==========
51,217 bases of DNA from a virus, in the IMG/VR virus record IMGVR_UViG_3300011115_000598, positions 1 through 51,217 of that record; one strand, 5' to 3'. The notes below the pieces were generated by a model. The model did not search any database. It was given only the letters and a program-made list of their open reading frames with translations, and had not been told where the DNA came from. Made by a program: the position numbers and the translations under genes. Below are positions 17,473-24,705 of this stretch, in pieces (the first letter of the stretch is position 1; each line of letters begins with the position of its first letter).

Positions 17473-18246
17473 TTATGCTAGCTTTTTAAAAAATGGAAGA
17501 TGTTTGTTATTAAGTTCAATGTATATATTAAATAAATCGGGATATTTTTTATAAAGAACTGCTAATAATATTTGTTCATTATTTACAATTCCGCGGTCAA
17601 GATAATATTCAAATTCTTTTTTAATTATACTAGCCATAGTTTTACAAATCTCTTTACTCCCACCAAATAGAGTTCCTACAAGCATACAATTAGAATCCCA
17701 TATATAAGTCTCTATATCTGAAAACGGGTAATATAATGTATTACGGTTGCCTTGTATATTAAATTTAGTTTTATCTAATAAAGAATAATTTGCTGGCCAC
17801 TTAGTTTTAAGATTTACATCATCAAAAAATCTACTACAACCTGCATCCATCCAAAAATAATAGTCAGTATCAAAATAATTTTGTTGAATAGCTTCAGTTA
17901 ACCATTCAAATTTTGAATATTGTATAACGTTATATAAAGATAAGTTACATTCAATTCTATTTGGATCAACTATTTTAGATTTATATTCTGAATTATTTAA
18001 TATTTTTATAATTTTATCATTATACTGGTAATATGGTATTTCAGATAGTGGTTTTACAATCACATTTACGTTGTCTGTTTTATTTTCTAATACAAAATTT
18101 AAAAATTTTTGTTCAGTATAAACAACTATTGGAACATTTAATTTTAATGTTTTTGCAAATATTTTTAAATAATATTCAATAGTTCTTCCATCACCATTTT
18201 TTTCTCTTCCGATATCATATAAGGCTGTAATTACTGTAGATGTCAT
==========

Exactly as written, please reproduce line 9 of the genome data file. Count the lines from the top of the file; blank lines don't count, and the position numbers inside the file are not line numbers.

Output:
18001 TATTTTTATAATTTTATCATTATACTGGTAATATGGTATTTCAGATAGTGGTTTTACAATCACATTTACGTTGTCTGTTTTATTTTCTAATACAAAATTT